A month of strikes over changes to lecturers’ pensions, affecting a total of 64 universities and more than a million students, is starting.
Academics are walking out at universities from York to Bangor, and including Oxford and Cambridge.
Petitions signed by 80,000 students, many backing the lecturers, are demanding refunds for lost teaching.
But the employers’ group Universities UK says the scheme has a deficit of more than £6bn which it cannot ignore.
Members of the University and College Union say they are striking because changes to the Universities Superannuation Scheme will leave a typical lecturer almost £10,000 a year worse off in retirement.
Younger academics could lose almost half of their total retirement income, says the union.
Under the plan, the USS will change from a defined benefit scheme, giving members a guaranteed income in retirement, to a defined contribution scheme, where pensions are subject to changes in the stock market.
The union says the existing scheme is performing well and UUK’s determination to push through the changes and refusal to compromise has left them no alternative but to strike.
“Staff are angry and significant disruption on campuses across the UK now looks inevitable,” said UCU general secretary Sally Hunt.
Lecturers – part of the gig economy?
Analysis by Branwen Jeffreys, BBC education editor
The strikes starting on campuses around the UK are about pensions.
It is one of the largest disputes since the government made industrial action harder with new legislation.
While the ballots were about the pension changes, the willingness to tick the box for strikes may be influenced by many other factors.
University lecturers may be notionally further up the educational pecking order but their existence is far less secure than teachers.
Many are on fixed-term contracts, or even zero hours, which give them no pension entitlement. While vice-chancellors’ pay has boomed with the investment from higher tuition fees and international students, pay for the average lecturer has felt the chill wind of public sector pay restraint.
At London’s City University, senior law lecturer Keith Simpson said the proposals would devastate academics’ pensions.
“They’re not particularly well paid but they do have the benefits of some certainty that when they retire they will have a reasonable pension,” he said.
“Under the proposals that are being put forward, that’s gone. There is no certainty whatsoever and really we think this is a stand we’ve got to make.”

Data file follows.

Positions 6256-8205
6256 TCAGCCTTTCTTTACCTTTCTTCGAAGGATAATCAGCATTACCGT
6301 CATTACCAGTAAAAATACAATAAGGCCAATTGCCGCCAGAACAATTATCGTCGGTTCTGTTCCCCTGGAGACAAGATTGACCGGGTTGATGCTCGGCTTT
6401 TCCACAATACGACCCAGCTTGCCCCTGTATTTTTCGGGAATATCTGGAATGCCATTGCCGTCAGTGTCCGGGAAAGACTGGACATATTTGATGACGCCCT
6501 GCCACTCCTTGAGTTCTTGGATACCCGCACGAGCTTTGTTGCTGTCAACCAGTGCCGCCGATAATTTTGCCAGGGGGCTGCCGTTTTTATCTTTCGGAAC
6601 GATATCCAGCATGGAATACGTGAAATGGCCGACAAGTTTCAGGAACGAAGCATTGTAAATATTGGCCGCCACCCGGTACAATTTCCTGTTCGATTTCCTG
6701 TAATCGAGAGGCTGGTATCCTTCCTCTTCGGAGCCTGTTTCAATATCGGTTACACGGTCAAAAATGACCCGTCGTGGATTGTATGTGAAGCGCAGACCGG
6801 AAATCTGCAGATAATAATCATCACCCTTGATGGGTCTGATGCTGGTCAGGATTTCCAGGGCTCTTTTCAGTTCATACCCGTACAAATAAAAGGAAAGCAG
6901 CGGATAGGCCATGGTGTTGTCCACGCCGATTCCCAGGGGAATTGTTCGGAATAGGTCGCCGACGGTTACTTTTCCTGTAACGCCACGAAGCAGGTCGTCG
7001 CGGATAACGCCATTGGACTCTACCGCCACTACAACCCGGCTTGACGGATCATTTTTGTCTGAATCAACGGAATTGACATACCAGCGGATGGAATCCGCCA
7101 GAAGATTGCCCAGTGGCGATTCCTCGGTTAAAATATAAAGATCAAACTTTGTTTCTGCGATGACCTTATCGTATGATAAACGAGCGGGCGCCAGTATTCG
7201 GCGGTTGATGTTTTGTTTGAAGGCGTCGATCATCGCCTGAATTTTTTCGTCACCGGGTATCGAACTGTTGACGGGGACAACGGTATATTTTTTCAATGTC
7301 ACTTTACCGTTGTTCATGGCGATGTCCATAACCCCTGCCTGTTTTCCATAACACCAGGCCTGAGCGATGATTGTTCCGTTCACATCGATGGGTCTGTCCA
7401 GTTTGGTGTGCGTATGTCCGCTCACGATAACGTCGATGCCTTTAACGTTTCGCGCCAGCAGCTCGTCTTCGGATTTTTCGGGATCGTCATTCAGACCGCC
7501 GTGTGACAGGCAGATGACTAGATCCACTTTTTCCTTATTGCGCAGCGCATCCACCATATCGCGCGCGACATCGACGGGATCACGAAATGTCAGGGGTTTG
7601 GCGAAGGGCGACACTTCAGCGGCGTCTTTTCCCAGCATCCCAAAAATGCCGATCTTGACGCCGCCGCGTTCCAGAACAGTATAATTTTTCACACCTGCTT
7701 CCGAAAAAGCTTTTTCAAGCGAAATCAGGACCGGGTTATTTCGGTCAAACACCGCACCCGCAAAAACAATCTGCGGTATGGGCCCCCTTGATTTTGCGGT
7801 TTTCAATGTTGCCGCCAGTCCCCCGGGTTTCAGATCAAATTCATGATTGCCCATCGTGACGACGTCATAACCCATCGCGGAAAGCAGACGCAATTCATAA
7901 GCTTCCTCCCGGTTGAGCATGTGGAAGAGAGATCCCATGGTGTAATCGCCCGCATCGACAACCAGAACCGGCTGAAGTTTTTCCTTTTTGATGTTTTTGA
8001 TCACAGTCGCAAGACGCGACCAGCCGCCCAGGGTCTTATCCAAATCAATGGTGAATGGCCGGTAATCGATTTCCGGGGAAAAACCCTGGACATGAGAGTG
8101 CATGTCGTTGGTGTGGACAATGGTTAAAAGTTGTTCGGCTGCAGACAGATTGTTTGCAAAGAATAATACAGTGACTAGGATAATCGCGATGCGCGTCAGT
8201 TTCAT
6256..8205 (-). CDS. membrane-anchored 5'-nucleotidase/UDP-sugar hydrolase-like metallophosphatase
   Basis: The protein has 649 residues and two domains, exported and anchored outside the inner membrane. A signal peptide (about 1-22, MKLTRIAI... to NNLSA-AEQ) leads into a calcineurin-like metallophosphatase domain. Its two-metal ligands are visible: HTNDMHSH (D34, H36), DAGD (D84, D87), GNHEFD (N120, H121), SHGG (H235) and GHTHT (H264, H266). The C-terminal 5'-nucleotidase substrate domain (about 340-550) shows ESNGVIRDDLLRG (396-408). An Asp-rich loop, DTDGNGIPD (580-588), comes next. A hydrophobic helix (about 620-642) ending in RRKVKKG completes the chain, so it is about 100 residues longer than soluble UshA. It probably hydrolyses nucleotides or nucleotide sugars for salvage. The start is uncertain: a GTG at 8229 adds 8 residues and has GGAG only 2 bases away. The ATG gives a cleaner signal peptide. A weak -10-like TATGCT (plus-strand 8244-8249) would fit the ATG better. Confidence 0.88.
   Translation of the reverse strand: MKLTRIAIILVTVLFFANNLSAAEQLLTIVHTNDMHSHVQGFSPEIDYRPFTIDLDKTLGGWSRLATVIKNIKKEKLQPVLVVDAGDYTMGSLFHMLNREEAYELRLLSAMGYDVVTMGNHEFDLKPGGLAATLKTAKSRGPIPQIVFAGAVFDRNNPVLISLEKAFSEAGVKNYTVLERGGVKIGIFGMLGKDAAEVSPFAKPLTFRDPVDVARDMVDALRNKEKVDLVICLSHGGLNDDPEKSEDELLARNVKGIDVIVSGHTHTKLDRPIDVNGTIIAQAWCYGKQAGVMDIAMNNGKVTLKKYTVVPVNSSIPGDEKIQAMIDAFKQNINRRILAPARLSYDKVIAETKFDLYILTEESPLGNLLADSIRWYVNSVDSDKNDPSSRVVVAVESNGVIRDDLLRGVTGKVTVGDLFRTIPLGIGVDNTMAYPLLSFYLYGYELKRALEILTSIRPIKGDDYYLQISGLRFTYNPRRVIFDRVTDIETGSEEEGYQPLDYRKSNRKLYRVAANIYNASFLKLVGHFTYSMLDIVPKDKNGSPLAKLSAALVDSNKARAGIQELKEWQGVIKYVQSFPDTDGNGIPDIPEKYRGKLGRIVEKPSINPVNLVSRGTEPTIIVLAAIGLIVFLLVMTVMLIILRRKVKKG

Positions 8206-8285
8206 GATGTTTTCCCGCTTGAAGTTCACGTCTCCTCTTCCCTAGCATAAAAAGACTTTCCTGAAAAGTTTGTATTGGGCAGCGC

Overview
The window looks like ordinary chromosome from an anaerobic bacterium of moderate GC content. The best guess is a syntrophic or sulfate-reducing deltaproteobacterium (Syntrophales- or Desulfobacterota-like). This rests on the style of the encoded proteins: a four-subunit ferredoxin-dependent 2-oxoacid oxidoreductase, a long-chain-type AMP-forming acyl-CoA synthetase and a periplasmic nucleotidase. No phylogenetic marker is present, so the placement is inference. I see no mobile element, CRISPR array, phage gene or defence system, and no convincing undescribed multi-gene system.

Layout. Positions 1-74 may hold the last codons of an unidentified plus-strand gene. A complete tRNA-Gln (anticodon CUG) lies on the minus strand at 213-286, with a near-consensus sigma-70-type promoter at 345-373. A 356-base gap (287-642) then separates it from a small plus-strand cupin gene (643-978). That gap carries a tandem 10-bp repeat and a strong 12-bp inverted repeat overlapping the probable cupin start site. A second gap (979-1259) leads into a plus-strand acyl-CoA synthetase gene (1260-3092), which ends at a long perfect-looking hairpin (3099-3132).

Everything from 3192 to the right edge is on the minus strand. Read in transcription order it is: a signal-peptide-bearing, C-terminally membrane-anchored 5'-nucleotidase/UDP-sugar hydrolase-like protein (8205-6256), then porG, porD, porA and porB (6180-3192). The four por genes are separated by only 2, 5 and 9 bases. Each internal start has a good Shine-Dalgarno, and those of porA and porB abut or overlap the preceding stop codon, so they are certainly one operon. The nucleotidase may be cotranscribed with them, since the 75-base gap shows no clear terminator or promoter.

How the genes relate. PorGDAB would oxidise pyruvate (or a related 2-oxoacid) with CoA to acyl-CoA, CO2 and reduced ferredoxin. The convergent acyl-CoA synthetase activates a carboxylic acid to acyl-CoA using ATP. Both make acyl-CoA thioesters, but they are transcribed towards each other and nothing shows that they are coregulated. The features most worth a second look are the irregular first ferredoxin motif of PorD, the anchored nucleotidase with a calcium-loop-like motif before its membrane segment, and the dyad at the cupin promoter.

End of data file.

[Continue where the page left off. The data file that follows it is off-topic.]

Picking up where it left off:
The union estimates that over half a million teaching hours will be lost during an escalating four-week strike programme:
- week one – staff at 57 universities walk out this Thursday and Friday
- week two – the 57 will be joined by staff at four more institutions on a three-day strike from Monday
- weeks three and four – staff a total of 64 universities will strike for nine days
Members will refuse to reschedule classes lost on strike days.
Students at about 30 universities have signed petitions asking for refunds.
At King’s College London, petition organiser Robert Liow, a third year law student, said that if universities refused refunds they would be effectively profiting from the dispute as they would not be paying lecturers on strike days.
“I believe education is a public good and not a service to be sold – but we are being treated as consumers.
“If we are going to be treated as consumers we are going to ask for our money back if we don’t get the service we paid for.”
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City University’s petition asks for the amount saved by not paying striking lecturers to be divided among the students affected.
Katie Walters, co-organiser of the Cardiff University petition, said she feared the dispute could drag on into the summer term, affecting final exams and dissertations.
“Although we fully support the lecturers – they work so hard and deserve good pensions – this is a major disruption to our studies.”
Feelings are also running high among students at universities without petitions.
Georgia Davis at St Andrews fears the dispute will mean pickets outside university buildings, limiting access to libraries and potentially affecting her final degree result.
“I really don’t fancy pushing past lecturers who are losing tens of thousands of pounds just to get a book out.
“We are being disadvantaged again. If I don’t get a good 2:1, what’s the point?” she asked.
‘Secure and sustainable’
Universities UK said institutions were doing all they could to minimise the impact of the industrial action on students before they reached the stage of claiming compensation.
UUK called the strike action “disappointing” and said it was still “at the negotiating table”, accusing the union of failing to engage on how best to ensure the long-term sustainability of the scheme.
“The changes proposed will make the scheme secure, and sustainable, safeguarding the future of universities.
“University staff will still have a valuable pension scheme, with employer contributions of 18% of salary, double the private sector average,” said a UUK spokesman.
The proposed changes will affect staff at 68 older universities. Staff at post-1992 universities are members of a different pension scheme.